Never mind the 10-hour flight and six-hour time change. Playing a football game in Munich last week, at the home of soccer powerhouse Bayern Munich, was one of the most memorable games of Tom Brady’s life.
“It says a lot for 23 years in the league and for a regular-season game,” Brady said after the Buccaneers’ 21-16 win over the Seahawks. “The fan turnout was incredible. It felt very electric from the time we took the field. The end of the game, with them singing ‘Sweet Caroline’ and ‘Country Roads,’ that was pretty epic. So I think everyone who’s a part of that experience got to have something pretty amazing, [a] memory for the rest of their life.”
Brady wasn’t the only one who enjoyed the NFL’s first regular-season trip to Germany. The game had a sellout crowd of 69,811, with more than 3 million ticket requests, per Ticketmaster. Thousands of fans swarmed to the city’s Odeonsplatz for three days of an NFL fan fest. German broadcaster ProSieben had a viewership of 2.7 million, making it the fourth-most-watched NFL game in the country’s history, behind the last three Super Bowls. And Fanatics reported that game-day merchandise sales were the highest ever for a game outside the United States.
The one hiccup was the playing surface, which Seahawks coach Pete Carroll called “a nightmare,” with players sliding all over the field. But TV viewers didn’t seem to mind, as 5.8 million watched on NFL Network, the highest viewership for an international game.
“Our first international regular-season game in Germany comes after many years of planning and was a tremendous success,” NFL commissioner Roger Goodell said in a statement. “We are grateful to the city and to our German fans, who were extremely passionate and respectful, and welcomed the NFL with open arms.”
The game went so well that players and fans may want to make sure their passports are in order. The NFL is about to embark on a lot more international travel.
The NFL opened the door to more international games in 2021 when it added a 17th game to the regular season. The NFL also instituted a schedule rotation to ensure that, starting in 2022, all 32 teams will play at least one game abroad in an eight-year stretch.
Four international games per year is the minimum. The NFL is ready for more.
The league holds three games per year in the United Kingdom, one in Mexico City (though there is no deal past this year), and has a deal to hold at least one game per year in Germany through 2025, though more can (and probably will) be added.
The Munich game was such a success that the NFL is already thinking about its next destination. The Associated Press reported last week that Spain and France are at the top of the list as destinations, along with Sweden.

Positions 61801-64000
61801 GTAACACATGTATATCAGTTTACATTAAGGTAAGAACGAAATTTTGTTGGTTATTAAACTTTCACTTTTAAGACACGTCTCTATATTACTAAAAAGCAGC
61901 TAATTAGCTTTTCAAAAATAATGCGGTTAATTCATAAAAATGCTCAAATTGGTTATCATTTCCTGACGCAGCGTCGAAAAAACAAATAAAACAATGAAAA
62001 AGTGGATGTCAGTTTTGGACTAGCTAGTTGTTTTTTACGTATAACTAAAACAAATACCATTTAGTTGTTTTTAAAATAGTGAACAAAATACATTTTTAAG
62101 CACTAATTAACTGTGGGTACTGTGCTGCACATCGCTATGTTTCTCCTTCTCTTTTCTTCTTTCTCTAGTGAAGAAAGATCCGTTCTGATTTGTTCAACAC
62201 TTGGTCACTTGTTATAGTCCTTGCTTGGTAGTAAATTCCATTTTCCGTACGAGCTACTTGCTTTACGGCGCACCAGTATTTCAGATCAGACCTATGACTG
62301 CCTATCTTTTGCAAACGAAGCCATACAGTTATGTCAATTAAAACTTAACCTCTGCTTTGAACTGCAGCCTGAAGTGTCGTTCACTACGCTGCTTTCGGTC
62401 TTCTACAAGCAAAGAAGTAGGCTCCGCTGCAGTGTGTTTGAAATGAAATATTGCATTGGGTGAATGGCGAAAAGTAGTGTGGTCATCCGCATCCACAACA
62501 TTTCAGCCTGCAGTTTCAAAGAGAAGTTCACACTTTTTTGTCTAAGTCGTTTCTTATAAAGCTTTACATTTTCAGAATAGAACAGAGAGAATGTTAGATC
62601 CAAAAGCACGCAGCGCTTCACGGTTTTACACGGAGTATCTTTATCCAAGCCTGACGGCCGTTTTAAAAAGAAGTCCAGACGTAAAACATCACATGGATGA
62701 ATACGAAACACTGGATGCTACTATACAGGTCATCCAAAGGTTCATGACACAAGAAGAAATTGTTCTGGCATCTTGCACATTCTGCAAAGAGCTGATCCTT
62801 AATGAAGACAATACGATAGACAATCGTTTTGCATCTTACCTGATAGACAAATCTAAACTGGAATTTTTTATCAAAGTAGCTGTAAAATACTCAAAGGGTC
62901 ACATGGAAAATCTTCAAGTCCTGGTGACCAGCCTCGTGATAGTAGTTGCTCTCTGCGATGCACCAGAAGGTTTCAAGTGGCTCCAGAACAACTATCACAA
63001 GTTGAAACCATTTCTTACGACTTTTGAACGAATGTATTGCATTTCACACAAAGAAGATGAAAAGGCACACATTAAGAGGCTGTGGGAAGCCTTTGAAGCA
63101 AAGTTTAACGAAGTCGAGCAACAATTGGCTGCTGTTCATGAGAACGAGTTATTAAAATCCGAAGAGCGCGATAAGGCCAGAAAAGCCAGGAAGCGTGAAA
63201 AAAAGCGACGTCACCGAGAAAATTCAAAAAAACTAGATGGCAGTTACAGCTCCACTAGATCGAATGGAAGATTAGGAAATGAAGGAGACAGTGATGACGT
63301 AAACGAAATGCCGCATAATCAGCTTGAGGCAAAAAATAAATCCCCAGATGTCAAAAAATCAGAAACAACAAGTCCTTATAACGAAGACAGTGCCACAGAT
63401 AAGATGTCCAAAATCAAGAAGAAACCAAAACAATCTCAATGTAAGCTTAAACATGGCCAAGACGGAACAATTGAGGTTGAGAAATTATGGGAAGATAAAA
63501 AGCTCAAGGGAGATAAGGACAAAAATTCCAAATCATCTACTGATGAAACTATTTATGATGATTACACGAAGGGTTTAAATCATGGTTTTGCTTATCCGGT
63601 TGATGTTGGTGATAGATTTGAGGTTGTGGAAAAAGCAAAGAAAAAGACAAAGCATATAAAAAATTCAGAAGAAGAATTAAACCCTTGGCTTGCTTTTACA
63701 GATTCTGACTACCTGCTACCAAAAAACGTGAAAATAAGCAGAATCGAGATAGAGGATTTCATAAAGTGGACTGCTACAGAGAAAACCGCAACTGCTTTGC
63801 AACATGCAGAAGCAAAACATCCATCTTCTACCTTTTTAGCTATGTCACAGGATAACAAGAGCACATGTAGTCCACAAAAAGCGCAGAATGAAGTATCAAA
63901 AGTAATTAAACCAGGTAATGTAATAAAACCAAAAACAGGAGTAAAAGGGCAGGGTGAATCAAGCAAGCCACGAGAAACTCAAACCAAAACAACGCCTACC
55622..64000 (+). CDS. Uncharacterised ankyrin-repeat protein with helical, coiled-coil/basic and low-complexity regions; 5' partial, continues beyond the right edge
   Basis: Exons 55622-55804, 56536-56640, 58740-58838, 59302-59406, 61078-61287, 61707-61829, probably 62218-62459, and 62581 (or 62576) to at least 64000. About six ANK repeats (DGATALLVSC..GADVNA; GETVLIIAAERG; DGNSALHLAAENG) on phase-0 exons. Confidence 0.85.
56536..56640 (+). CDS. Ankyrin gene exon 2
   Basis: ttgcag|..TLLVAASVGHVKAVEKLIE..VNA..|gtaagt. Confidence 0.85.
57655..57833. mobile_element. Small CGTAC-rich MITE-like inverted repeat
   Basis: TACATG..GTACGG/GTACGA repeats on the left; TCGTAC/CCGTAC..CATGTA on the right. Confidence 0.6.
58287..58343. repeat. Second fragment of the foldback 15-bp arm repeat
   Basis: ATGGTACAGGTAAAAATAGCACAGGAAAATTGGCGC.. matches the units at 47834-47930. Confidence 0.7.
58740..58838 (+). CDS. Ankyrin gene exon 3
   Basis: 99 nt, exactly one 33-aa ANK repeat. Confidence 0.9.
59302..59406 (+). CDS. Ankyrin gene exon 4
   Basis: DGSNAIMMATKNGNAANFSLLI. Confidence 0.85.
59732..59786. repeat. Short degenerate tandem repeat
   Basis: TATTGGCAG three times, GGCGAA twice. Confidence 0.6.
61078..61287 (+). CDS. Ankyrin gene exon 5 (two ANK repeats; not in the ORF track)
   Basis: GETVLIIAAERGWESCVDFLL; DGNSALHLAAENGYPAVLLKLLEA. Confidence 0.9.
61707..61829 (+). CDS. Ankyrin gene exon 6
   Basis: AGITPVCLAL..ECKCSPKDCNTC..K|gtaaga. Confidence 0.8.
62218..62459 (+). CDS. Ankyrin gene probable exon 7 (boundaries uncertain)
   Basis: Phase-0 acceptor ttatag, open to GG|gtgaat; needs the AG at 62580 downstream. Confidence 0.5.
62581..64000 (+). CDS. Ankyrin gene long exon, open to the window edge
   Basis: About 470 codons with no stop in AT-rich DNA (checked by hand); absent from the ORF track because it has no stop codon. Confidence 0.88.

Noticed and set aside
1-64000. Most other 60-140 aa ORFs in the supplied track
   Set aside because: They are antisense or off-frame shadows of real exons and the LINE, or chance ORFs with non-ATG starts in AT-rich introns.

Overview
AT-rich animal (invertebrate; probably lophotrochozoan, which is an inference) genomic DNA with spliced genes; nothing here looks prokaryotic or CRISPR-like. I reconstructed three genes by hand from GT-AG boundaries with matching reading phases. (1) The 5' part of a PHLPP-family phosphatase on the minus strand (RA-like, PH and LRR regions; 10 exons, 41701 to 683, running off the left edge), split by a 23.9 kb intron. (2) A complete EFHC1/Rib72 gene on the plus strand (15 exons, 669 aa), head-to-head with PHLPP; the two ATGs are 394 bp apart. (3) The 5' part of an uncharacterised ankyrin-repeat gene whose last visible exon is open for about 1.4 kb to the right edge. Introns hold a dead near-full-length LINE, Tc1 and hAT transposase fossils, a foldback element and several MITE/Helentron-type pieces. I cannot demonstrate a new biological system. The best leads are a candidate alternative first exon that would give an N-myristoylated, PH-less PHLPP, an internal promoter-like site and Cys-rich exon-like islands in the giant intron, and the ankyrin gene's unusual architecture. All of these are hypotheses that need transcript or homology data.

Potential sites are Real Madrid’s Bernabeu Stadium, Barcelona’s Camp Nou, Paris’s Stade de France, and Sweden’s Friends Arena in Solna. The Vikings and Bears played a preseason game in Sweden in 1988.
“We need to do our homework,” said Brett Gosper, the NFL’s head of Europe and the UK. “[France and Spain are] two very healthy media markets, healthy sports markets, some strong indicators from our streaming platform as well as from our consumer sales. When you mine the data a little bit, they certainly are two markets with high potential.”
In the last two years, the NFL doled out exclusive marketing rights among its teams to 10 international markets: Australia, Brazil, Canada, China, Germany, Ghana, Mexico, New Zealand, Spain, and the United Kingdom. Not included were France and Sweden, even though the NFL has identified them as potential game sites.
The Patriots are one of four teams given rights to Germany, along with the Buccaneers, Panthers, and Chiefs. Since the AFC is getting the ninth home game in 2023, the Patriots and Chiefs are candidates to have a game moved to Germany. The NFL’s deal in Germany guarantees two games each in Frankfurt and Munich between 2022-25 but leaves open the possibility for more.
“The city came alive when the NFL were in town, and we cannot wait to build on this momentum,” said Dr. Alexander Steinforth, general manager of NFL Germany.
The time difference with Australia, China, and New Zealand may make it difficult to hold regular-season games there. But Mexico, Brazil, Ghana, and all of Europe are fair game. European cities and Ghana are especially attractive because they could help institute a regular 9:30 a.m. game on Sunday, giving the NFL 14 hours of TV dominance.
The NFL waded slowly into international waters with one game in the United Kingdom in 2007. In 2013 it brought multiple games to London, in 2016 it began an annual game in Mexico City, and in 2022 it expanded to Germany.